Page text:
Ivette Gonzalez, et al., Plaintiffs, Appellants, v. Walgreens Company and the Travelers, Defendants, Appellees, 878 F.2d 560 (1st Cir. 1989)

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US Court of Appeals for the First Circuit - 878 F.2d 560 (1st Cir. 1989)

Submitted June 6, 1989. Decided July 11, 1989

Hilda Rodriguez Forteza on brief, for plaintiffs, appellants.

Miguel A. Raldiris, San Juan, P.R., and Rivera, Tulla & Ferrer, Hato Rey, P.R., on brief, for defendants, appellees.

Before BOWNES, TORRUELLA and SELYA, Circuit Judges.


Plaintiff-appellant, Ivette Gonzalez ("Gonzalez") appeals from the district court's judgment of dismissal for lack of jurisdiction. We affirm.

Gonzalez alleged in her complaint that she had sustained injuries as a result of a fall in Walgreen's, a pharmacy located in San Patricio Plaza, Puerto Rico. She filed suit against Walgreen Company, an Illinois corporation ("Walgreen-Illinois"), and The Travelers, an insurance company doing business in Puerto Rico. Appellee states that the plaintiff served a summons and complaint only upon Walgreen of San Patricio, Inc., ("Walgreen-San Patricio") a Puerto Rico corporation and, apparently, a subsidiary or a franchisee of Walgreen-Illinois.

The defendant moved to dismiss for lack of jurisdiction. In support of its motion, defendant presented affidavits which stated that Walgreen-Illinois and Walgreen-San Patricio exist as separate corporate entities and that the Walgreen store in which plaintiff was allegedly injured is a store owned, operated, and managed by Walgreen of San Patricio, Inc. Plaintiff did not present any facts to refute the statements presented in the aforementioned affidavits. Moreover, plaintiff is a citizen of Puerto Rico, so no diversity jurisdiction would exist over an action by her against Walgreen-San Patricio. Instead, plaintiff rather vaguely argued that because the store bore the label "Walgreen," defendant Walgreen-Illinois should be liable for the alleged injuries. The district court treated the motion to dismiss as a motion for summary judgment, granted the motion, and dismissed the complaint for lack of jurisdiction.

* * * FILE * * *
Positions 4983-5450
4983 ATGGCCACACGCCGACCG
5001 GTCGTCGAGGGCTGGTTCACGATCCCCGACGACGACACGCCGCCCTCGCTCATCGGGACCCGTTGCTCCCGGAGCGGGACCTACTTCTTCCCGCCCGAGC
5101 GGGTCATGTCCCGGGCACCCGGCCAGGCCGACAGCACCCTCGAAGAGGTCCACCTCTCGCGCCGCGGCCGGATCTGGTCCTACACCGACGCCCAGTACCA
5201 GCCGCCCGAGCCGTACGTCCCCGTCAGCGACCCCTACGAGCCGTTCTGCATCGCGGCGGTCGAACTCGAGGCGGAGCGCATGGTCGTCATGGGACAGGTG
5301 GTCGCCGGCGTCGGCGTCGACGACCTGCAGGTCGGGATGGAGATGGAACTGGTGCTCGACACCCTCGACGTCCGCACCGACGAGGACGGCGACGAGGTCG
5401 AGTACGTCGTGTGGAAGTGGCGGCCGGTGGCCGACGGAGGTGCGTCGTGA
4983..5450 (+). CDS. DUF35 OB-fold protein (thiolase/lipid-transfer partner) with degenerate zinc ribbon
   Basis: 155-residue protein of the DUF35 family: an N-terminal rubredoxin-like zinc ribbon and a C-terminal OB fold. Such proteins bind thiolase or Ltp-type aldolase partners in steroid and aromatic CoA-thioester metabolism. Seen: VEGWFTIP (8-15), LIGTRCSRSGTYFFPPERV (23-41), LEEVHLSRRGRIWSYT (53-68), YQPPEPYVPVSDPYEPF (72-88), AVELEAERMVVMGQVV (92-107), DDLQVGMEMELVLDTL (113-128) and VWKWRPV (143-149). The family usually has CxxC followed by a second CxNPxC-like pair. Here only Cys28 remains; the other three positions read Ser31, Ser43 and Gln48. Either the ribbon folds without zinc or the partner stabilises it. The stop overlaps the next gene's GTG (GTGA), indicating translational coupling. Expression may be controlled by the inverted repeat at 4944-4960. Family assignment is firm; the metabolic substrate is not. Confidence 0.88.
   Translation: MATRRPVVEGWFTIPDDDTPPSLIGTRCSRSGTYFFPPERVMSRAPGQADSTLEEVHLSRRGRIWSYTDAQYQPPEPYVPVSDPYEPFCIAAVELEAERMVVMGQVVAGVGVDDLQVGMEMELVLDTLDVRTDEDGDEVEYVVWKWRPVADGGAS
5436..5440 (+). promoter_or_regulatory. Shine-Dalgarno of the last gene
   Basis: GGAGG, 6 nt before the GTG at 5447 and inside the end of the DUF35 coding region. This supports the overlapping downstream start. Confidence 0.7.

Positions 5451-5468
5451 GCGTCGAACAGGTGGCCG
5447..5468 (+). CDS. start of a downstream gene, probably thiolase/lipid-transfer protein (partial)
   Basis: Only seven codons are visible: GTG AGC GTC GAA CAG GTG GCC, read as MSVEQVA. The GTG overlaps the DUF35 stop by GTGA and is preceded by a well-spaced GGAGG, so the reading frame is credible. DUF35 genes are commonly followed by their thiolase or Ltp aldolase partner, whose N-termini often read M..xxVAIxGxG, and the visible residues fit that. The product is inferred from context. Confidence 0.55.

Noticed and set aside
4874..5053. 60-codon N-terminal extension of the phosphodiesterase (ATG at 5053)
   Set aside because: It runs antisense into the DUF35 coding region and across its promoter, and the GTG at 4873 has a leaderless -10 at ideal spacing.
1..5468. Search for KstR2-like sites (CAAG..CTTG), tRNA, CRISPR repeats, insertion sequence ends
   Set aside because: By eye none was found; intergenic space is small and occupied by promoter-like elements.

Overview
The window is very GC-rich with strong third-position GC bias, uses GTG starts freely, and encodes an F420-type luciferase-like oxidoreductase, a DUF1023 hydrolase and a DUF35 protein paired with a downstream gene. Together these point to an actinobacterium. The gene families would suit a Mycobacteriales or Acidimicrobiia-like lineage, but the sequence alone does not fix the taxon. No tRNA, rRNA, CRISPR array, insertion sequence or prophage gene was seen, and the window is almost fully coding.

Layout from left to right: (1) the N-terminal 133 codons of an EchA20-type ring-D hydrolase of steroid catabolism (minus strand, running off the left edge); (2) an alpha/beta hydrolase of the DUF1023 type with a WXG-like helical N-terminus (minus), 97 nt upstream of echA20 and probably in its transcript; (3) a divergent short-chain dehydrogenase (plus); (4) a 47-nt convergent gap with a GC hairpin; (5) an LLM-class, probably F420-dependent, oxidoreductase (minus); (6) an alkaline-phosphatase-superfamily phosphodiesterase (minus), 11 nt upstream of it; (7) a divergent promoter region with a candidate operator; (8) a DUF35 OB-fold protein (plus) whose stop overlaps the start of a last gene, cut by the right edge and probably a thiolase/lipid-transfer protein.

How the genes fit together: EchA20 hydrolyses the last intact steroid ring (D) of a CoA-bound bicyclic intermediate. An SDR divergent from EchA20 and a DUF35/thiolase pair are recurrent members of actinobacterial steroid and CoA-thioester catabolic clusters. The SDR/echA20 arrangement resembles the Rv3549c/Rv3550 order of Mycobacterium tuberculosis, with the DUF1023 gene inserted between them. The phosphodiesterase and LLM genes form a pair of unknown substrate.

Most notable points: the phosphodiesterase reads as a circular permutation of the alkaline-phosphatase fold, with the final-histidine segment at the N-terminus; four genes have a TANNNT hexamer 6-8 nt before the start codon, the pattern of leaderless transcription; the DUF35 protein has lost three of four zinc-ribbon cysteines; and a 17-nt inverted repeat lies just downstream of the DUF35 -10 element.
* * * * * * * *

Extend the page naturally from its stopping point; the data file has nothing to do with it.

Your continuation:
As we have stated on prior occasions, a parent company may not be subject to jurisdiction merely because its subsidiary resides in the forum. See Alvarado-Morales v. Digital Equipment Corp., 843 F.2d 613, 616 (1st Cir. 1988) (affirming the dismissal of a complaint against the nonresident, parent corporation in the absence of showing that the parent company had any involvement in the actions giving rise to the complaint); Escude Cruz v. Ortho Pharmaceutical Corp., 619 F.2d 902, 904-05 (1st Cir. 1986) (affirming the dismissal of a complaint against a foreign, parent corporation where plaintiff failed to show that the parent corporation exercised the degree of control over the subsidiary as to ascribe its alleged negligence to the parent). In her sworn statement in support of her opposition to defendant's motion to dismiss, plaintiff merely stated that Walgreen-Illinois owned, operated, maintained, and supervised the Walgreen pharmacy in which she was allegedly injured. She set forth no supporting facts. Whereas the general manager of Walgreen-San Patricio stated in his affidavit that the pharmacy was owned, operated, and managed by Walgreen of San Patricio, Inc., there is no basis to conclude that plaintiff had any personal knowledge upon which to base her assertion to the contrary. An affidavit must be based upon personal knowledge. Fed. R. Civ. P. 56(e). See Mas Marques v. Digital Equipment Corp., 637 F.2d 24, 29 (1st Cir. 1980). Plaintiff's bare, conclusory assertion, therefore, was insufficient to create a genuine issue of material fact as to whether Walgreen-Illinois controlled the activities of Walgreen-San Patricio or whether the latter was an actual agent of Walgreen-Illinois such that Walgreen-Illinois would be responsible for the alleged negligence of Walgreen-San Patricio.